11 September 2019

Review: The Turn of the Key by Ruth Ware

The Turn of the Key by Ruth Ware book cover
* Copy courtesy of Penguin Random House Australia *

This book is sheer perfection! The Turn of the Key by Ruth Ware is gothic domestic noir meets creepy psychological thriller and I absolutely loved it.

Rowan applies for a nanny position at Heatherbrae House that sounds too good to be true. Based in a remote area in Scotland, the position offers a generous salary and luxury accomodation in a newly renovated smart house. Her architect employers are the busy parents of four children and Rowan is hired as their live-in nanny.

The novel starts with Rowan accused of being responsible for the death of one of the children and the novel is her account of the events. The writing is perfectly paced with an unexpected juxtaposition of the old and new parts of the house leading to a creepy and unsettling atmosphere.

Heatherbrae House is run via a smart app, and when things begin to wrong Rowan isn't sure if the app is malfunctioning or someone is trying to scare her. Previous nannies haven't stayed long in the position, adding to the mystery.

It has been said that The Turn of the Key is a tribute or a nod to the classic The Turn of the Screw by Henry James. In that novella, a governess is sent to a gothic home to look after two children, there may or may not be ghosts and one of the children dies. In the case of The Turn of the Key, there may or may not be ghosts and a nanny is charged with the murder of a child in her care. While it isn't that different to the fate of the governess in James' horror tale, the writing style is poles apart.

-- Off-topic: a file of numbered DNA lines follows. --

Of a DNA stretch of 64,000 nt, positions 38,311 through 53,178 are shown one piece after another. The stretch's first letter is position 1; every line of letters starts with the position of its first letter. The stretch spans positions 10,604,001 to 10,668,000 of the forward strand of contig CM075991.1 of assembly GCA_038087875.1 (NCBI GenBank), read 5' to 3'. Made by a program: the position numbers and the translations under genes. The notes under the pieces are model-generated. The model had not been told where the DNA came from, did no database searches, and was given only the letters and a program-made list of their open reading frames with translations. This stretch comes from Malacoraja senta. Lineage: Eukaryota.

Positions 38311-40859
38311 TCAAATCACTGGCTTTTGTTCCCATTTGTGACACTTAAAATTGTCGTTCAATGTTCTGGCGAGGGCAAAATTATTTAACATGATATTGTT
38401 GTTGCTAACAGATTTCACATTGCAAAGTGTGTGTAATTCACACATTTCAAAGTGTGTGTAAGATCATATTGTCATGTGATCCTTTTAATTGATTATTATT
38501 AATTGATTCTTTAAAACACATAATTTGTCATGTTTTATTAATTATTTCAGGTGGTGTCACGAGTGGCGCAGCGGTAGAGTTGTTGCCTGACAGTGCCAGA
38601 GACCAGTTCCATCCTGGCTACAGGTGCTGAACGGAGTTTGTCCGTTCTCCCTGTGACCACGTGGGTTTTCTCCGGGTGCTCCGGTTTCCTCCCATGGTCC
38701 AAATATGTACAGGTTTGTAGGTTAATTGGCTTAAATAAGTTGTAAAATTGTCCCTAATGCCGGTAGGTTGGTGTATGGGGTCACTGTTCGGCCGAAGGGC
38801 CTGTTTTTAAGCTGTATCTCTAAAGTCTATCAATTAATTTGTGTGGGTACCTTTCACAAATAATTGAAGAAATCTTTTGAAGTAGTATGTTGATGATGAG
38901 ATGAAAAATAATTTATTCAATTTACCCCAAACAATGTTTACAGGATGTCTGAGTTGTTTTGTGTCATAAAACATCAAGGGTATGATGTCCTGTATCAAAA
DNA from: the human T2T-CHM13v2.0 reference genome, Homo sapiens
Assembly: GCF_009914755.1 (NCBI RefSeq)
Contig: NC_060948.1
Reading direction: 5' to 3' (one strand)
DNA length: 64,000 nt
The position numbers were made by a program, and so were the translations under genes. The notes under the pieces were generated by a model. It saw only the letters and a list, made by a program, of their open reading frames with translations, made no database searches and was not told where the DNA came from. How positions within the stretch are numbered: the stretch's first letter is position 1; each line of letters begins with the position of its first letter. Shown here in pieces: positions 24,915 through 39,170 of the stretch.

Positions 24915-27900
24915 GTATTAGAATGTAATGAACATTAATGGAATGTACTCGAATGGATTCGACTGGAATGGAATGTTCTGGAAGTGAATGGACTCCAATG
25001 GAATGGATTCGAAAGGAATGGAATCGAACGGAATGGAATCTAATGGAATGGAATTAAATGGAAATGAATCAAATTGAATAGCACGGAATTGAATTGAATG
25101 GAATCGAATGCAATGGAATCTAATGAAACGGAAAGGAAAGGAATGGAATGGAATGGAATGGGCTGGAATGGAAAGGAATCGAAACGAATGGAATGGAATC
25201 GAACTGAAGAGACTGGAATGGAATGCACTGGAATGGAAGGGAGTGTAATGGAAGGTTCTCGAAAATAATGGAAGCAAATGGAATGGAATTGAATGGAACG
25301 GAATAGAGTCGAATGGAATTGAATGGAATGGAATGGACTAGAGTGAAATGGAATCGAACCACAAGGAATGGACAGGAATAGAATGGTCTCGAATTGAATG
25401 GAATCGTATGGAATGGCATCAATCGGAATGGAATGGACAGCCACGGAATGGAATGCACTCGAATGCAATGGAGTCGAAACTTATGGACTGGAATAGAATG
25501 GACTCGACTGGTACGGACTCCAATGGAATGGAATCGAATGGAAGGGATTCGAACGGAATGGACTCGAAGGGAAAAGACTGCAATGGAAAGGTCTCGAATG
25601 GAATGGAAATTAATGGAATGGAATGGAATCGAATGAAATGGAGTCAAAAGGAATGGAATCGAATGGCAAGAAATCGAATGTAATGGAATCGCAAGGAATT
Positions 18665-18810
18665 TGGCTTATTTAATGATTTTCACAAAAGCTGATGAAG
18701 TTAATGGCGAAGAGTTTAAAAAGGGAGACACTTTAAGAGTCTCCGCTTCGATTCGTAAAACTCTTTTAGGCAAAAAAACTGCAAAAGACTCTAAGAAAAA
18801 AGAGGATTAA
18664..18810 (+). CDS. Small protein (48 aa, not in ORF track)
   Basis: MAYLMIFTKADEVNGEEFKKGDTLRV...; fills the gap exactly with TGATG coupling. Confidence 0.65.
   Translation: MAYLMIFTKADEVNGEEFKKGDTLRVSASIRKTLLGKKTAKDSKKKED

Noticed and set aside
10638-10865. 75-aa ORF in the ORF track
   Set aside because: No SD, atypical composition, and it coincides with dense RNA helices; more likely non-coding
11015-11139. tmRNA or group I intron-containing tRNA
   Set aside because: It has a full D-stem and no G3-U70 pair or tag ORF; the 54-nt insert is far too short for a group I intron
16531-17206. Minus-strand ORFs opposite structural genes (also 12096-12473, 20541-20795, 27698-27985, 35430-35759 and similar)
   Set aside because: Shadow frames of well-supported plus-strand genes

I read The Turn of the Screw in 2012 and wasn't overly impressed, however The Turn of the Key had me by the throat the entire time. If you weren't wowed by the Henry James classic, don't let it put you off this modern take, as Ruth Ware is easily the better writer of the two.

The Turn of the Key has an ending that made my heart lurch as my mind comprehended the consequences of what I'd learned. The ending reminded me a little of the one in The Corset, and it was the magnitude of the implied repercussion that left me breathless.

Ruth Ware is definitely a new favourite author and I'm excited to discover some of her other books in the future. She's written In a Dark, Dark Wood, The Woman in Cabin 10, The Lying Game and The Death of Mrs Westaway so there's much to look forward to. Have you read any of these titles? Which one should I read next?

The Turn of the Key by Ruth Ware could be one of my favourite books of the year. Highly recommended and you can read an extract here.

Carpe Librum!

My Rating:

Would you like to comment?

  1. Definitely on my wishlist with that recommendation, thanks Tracey!

    ReplyDelete
    Replies
    1. Glad to hear it Shelleyrae, I hope you love this one as much as I did.

      Delete

Thanks for your comment, Carpe Librum!